1. Riyad Mahrez
Sometimes statistics can be misleading but, in Mahrez’s case, they tell the story wonderfully. Leicester’s right-winger is in the Premier League’s top five players in terms of both goals and assists and has developed into an extremely clinical player in the final third, having previously been an exciting winger rather than a truly effective one.
Jamie Vardy grabbed the headlines in the first half of the season, but Mahrez has been Leicester’s most consistent attacker over the course of 2015/16. He’s been crucial to Leicester’s counter-attacking gameplan, but has also proved able to break down packed defences too – important considering the Foxes’ opponents have increasingly sat back since Christmas.
Since heading the opener in Leicester’s 4-2 win over Sunderland on the opening day, Mahrez has been fantastic. There’s been a hat-trick against Swansea, a memorable curling shot against Chelsea in Jose Mourinho’s final game – where he was Leicester’s most threatening player with his dribbling and shooting – and a stunning individual effort in the 3-1 win at Manchester City which confirmed Leicester’s status as the best side in the division.
2. Jamie Vardy
It’s worth reiterating that Vardy scored just five Premier League goals last season, and endured a 21-game run where he failed to find the net entirely. In the Premier League’s 24-year history, no one has exploded quite so spectacularly. His record-breaking run of scoring in 11 consecutive Premier League games could stand for a considerable period of time.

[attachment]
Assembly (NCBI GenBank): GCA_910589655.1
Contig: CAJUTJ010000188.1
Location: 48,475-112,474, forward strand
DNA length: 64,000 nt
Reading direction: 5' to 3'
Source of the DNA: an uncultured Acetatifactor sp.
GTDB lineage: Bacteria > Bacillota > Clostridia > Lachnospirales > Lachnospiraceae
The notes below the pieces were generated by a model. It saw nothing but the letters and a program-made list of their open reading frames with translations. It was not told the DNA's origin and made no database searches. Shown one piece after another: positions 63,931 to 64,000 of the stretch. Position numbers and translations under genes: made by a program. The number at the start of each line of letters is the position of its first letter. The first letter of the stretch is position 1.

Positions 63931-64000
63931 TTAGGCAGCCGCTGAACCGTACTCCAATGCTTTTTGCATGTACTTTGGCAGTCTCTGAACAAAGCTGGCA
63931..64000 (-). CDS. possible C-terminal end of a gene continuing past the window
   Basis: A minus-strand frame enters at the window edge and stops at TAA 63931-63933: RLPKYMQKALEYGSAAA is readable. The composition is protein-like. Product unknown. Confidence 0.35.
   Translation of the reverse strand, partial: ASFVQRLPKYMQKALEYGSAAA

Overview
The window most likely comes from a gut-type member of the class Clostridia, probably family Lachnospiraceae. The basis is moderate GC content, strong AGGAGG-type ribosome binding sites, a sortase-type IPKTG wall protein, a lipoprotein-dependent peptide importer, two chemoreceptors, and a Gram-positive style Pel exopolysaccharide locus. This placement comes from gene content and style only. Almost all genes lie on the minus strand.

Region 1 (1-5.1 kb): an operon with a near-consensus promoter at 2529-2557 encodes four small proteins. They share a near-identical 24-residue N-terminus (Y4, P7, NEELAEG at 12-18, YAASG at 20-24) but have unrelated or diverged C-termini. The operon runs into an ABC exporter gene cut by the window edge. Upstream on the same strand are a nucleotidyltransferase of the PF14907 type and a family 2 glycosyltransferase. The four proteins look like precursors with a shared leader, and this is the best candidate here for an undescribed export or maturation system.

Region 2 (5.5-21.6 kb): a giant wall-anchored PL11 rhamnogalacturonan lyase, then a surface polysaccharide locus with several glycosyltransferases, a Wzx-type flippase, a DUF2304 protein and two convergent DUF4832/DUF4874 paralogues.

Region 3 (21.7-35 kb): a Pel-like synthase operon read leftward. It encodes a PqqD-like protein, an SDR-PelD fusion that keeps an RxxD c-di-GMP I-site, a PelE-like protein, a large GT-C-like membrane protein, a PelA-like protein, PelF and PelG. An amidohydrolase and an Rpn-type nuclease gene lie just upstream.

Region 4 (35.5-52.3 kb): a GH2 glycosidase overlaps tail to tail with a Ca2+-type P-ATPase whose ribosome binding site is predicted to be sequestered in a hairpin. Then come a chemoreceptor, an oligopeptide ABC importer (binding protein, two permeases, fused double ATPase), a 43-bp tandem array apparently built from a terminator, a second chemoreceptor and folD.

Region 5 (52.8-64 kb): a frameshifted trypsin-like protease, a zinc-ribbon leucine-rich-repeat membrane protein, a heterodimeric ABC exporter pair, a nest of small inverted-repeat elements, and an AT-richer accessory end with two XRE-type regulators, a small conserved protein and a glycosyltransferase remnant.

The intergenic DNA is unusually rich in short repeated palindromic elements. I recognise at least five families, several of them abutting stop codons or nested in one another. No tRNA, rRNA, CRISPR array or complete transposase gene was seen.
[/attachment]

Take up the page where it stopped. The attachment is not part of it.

Vardy specialises at running the channels, particularly the inside-right position. He’s thrived in a team usually playing on the counter-attack because of his pace and excellent first touch.
His performances have dropped in the second half of the campaign, as teams have afforded him, and Leicester, little space. But his work rate has been exceptional, helping to keep Leicester compact, and he’s become a better provider too, notching three assists in the period since his last goal at Arsenal on Valentine’s Day.
His outstanding moment was the mid-air goal against Liverpool, a perfect demonstration of Vardy’s ability to turn hopeful long passes into goals.
3. Harry Kane
Last season it was slightly difficult to work out whether Harry Kane was really as good as his goalscoring return suggested. Was he simply getting lucky? Would defenders work him out in his second season?
The answer to both questions is an emphatic no. Kane endured something of a goal drought at the start of the season, but still offered Spurs great quality – he dropped deep, linked play and improved his all-round game.